Africa's low-cost airline ready for take-off
July is set to be a revolutionary month for African air travel. Last week EasyGroup’s CEO Stelios Haji-Ioannou purchased a 5percent stake in FastJet, a new discount African airline. Stelios has chosen the Airbus A319 for the project, and has already procured five of the 125-seat airliners, but hopes to have fifteen before the end of the year. FastJet hopes to be offering flights by October 2012, potentially drastically altering air connectivity on the continent.
Stelios has described Africa as ‘the aviation industry’s last frontier’, and sees the continent’s expanding middle class and growing markets as the perfect opportunity to finally breach Africa’s skies and bring air travel to those could previously not afford it. The signs are that there is scope for huge expansion in the African tourism industry in general, with visitors to the continent almost doubling in the past 10 years.
However the aviation industry has been understandably hard to breach in the past. Velvet Sky, one of Africa’s only previous ‘low-cost’ airlines, received a final liquidation recently, after months on the ground. Virgin Atlantic also canceled flights to Kenya last year – the African industry as a whole has a reputation for being unreliable and unsafe.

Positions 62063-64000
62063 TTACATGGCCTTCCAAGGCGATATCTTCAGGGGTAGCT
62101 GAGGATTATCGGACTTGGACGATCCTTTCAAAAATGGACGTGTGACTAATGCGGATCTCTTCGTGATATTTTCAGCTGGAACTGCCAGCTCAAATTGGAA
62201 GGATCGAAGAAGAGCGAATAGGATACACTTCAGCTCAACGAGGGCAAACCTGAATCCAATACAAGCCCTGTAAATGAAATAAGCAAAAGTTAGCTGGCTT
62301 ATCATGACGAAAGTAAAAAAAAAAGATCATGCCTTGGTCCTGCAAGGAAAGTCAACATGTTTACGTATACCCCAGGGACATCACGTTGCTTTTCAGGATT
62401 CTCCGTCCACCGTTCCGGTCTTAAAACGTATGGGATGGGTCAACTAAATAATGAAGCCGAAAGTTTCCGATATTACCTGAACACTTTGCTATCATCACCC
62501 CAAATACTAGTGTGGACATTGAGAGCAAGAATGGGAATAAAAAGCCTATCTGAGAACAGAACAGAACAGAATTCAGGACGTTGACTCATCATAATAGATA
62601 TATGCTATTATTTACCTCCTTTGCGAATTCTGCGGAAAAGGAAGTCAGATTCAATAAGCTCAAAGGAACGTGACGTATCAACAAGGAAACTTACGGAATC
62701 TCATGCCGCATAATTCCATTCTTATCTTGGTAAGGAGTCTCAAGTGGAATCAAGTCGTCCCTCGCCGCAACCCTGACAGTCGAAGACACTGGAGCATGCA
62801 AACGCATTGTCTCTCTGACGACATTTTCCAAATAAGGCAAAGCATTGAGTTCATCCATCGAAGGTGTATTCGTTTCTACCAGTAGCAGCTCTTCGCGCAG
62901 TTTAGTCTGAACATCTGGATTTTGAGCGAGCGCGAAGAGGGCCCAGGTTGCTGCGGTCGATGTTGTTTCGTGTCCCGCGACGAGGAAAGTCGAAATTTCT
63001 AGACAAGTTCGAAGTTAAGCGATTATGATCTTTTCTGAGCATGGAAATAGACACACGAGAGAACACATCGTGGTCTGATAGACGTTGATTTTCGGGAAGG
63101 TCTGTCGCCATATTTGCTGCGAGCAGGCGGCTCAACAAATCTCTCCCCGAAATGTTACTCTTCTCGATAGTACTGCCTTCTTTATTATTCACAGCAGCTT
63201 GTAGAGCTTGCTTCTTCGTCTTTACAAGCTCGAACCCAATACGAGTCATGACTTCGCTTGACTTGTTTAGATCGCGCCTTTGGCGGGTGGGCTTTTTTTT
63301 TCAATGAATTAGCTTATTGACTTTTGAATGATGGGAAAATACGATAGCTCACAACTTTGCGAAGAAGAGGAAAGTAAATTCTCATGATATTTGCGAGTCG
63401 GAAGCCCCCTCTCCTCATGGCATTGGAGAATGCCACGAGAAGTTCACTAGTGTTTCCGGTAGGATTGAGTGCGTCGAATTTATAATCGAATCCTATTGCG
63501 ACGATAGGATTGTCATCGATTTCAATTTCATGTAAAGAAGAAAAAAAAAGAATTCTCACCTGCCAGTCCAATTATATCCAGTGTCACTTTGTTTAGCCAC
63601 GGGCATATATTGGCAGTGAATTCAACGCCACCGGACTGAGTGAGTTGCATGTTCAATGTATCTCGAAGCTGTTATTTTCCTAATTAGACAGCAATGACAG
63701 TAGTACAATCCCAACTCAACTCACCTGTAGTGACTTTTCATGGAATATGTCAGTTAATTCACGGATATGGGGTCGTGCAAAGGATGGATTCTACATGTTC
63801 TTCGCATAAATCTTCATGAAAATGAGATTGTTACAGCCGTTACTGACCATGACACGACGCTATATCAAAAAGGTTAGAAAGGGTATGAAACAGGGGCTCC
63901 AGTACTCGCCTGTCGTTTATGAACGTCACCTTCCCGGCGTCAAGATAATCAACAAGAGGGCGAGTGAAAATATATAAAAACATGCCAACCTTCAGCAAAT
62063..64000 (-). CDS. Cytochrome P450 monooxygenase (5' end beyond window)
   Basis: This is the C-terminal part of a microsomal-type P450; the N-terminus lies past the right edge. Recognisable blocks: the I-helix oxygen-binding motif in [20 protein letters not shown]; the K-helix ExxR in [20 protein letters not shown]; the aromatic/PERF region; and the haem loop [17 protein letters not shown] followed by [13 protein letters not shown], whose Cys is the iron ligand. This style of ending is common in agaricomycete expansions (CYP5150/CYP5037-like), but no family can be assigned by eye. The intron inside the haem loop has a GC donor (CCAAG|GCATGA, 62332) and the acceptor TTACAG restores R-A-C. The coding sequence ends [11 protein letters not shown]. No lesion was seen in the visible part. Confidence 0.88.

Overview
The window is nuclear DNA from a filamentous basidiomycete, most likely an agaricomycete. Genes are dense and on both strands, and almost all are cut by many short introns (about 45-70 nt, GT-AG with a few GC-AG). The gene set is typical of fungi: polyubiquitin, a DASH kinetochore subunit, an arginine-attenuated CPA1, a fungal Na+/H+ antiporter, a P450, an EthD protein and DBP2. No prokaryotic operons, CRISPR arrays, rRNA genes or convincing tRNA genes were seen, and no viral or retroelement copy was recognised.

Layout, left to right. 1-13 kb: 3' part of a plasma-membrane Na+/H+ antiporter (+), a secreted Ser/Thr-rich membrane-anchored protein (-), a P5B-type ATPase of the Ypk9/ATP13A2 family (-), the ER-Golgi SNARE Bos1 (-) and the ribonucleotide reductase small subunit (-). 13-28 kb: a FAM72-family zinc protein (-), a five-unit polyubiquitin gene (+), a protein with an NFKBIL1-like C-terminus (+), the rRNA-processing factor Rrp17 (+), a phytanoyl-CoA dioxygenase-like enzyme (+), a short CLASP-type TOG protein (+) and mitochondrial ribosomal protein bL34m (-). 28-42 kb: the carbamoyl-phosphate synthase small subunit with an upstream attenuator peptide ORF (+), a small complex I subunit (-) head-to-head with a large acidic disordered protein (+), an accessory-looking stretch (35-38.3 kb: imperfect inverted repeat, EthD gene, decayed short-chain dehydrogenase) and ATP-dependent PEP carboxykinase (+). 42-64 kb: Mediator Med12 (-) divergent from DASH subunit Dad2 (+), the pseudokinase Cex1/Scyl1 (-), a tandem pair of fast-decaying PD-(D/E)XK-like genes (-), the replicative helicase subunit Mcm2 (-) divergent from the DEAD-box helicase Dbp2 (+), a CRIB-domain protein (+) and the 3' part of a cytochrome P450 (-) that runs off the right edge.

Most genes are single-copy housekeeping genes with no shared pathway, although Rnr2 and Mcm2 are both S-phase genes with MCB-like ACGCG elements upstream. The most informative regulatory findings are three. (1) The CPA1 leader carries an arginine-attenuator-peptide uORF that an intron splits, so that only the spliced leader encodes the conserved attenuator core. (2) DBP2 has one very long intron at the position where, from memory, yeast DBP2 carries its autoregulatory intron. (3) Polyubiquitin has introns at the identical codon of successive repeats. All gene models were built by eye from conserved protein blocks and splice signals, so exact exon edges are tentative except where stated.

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So what makes Stelios think he can change the tides? The ‘Routes Africa 2012’ conference in Seychelles, which is ongoing this week, points to a significant liberalisation in government attitudes to air travel. The South African Tourism Minister, Mathinus van Schalkwyk has committed to introducing E-Visas, allowing for further ease of travel to the region. The conference, which includes government officials from various African states, as well as CEO’s of the Airline industry and aviation experts, has pledged to reduce taxes for air travel, something that currently greatly hinders expansion of the industry.
With EasyGroup's commitment to cheap flights to Africa, as well as the new zest for air tourism from several African governments, there is no reason why the 'final frontier' cannot be breached in the very near future, significantly boosting tourism and growth across the continent.
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